Date: August, 2017 | Category: Quality | Author: Ryan Szporer
The pharmaceutical and defense sectors may be at opposite extremes. There is still something to be said in the former for the built-in fail-safes and redundancies that go hand in hand with any product that even hopes to meet military standards.
Military Standard vs. Specification
There’s even an official term for it: MIL-STD for, you guessed it, military standard. At times mistaken for MIL-SPEC, for military specification, MIL-STD is related to the former, but actually something else altogether. Military specifications refer to a given product’s characteristics, so something that meets military specifications is good to go.
Military standards in a sense go deeper, referring to the processes and materials that went into manufacturing that product. One leads to the other.
To illustrate just how large a list of such standards can get, MIL-STD-962D, for one example, covers standards pertaining to well, documenting military standards, for everything ranging from design criteria to manufacturing processes.
You won’t find anything in there about writing Department of Defense handbooks, though. All that’s covered in MIL-STD-967. Seriously. All that to say, that discrepancy in definitions between military standards and specifications is what establishes common ground between defense and pharma. A product manufactured by the pharmaceutical industry can in theory meet military specifications, but it’s how it’s manufactured that is of most interest here.
Reliability Above All Else
You’re ultimately looking for products that are reliable. Reliable translates to “repeatable,” which can only be guaranteed to a mathematically acceptable degree through proper testing. Needless to say, proper testing is one of the pillars of success within the pharmaceutical industry, one in which customers’ health and safety are consistently at stake.
In the interest of full disclosure, it’s not as if pharmaceutical companies absolutely need to follow MIL-STD. GAMP, or Good Automated Manufacturing Practice, already exists, having been founded in 1991. That would be pharma’s own set of guidelines for manufacturers and users of automated systems. GAMP5, released in 2008 by the International Society for Pharmaceutical Engineering, is now in place as the last major revision.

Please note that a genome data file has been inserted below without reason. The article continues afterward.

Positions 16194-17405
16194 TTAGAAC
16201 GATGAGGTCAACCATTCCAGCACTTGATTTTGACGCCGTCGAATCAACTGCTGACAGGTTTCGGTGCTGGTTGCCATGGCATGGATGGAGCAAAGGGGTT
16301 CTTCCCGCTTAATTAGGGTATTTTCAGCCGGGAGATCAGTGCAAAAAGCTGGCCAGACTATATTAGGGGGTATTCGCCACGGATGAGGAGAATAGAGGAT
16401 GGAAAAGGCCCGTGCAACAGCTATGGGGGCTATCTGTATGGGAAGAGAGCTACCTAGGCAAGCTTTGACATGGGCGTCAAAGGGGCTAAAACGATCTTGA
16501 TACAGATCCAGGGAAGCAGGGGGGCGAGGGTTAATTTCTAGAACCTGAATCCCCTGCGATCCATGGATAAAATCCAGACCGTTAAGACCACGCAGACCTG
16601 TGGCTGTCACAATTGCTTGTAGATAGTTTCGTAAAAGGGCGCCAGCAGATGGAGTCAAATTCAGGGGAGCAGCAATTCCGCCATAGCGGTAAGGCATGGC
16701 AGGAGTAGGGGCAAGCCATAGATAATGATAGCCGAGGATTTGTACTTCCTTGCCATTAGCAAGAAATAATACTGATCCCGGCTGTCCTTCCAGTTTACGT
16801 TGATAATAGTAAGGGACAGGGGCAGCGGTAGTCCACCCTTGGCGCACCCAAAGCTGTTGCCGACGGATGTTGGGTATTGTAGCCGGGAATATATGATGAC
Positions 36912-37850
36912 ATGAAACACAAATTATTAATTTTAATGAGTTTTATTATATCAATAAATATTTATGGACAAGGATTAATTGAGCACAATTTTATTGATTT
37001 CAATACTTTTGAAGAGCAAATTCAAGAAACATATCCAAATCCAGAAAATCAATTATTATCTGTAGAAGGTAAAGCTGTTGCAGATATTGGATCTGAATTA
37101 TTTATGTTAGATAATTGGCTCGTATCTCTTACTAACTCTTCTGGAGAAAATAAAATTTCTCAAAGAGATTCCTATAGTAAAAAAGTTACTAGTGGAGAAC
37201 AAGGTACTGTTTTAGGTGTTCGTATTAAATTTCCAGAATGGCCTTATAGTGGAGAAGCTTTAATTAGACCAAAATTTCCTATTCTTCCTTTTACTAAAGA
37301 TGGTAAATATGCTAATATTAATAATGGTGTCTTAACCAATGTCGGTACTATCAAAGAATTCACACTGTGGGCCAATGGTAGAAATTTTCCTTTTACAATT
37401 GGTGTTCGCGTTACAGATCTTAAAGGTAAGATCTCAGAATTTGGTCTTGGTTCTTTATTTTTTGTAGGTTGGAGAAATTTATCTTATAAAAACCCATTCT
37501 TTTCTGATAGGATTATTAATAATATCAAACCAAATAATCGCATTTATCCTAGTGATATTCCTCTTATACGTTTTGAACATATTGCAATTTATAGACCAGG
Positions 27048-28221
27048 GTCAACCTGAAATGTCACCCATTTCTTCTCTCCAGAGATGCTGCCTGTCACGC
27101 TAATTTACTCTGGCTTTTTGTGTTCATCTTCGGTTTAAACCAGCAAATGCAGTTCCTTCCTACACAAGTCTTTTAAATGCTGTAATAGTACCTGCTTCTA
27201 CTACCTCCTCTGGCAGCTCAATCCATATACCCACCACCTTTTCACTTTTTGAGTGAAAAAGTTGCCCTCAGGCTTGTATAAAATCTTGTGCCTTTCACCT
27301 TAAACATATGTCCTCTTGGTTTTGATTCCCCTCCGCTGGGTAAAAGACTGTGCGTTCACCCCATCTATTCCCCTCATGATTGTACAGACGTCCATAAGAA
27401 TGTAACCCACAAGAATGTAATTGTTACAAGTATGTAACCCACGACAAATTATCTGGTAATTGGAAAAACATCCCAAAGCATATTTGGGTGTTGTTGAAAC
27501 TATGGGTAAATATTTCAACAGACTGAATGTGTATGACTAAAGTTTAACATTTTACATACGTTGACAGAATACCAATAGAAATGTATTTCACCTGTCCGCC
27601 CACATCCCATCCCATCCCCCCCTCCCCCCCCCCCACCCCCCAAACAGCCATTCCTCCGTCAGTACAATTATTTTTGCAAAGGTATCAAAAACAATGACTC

Quality management procedures like Six Sigma helps to further ensure errors and waste are kept to a minimum. That just further proves the point. It becomes abundantly clear how the same principle holds true across the board. There’s an overriding need for a high-quality standard throughout the supply chain. That extends to the packaging that finds its way into the hands of customers, packaging that is an extension, in its own right, of the company’s brand. Any mistakes on a carton at best reflects poorly on a firm. At worst, if there’s a typo that misrepresents the dosage, it could be fatal.
The Highest Quality (Control) Standards
Automated proofing is the best way to protect against errors in packaging. Rest assured, any piece of software on the market has more likely than not undergone more of the same rigorous testing to help guarantee the highest quality standards. After all, that piece of software is ultimately just another product, albeit belonging to a separate industry, but one in which quality is just as paramount.
Extensive system testing and lifecycle documentation covering things like functional requirements prove the software is robust, and that products out of the brand company will be too. This lets managers sign off with confidence on sending a shipment of the packaging off to production when only relatively few samples have been approved.
Before getting more into the sampling process in a future post, it’s important to note why a company would impractically choose not to go through each and every packaging component. On the surface, it may seem like cutting corners just to save money. In reality, it’s devoting the man-hours to areas where they’re better suited because the right system meets quality standards in place much more reliably and consistently than the human eye.
Imagine assigning one or two employees the task of ensuring thousands upon thousands of carton samples are all the same, well, you hope are the same, anyway. High-quality standards take things like hope out of the equation, leaving time and cost savings as happy by-products. The high quality is the real endgame.
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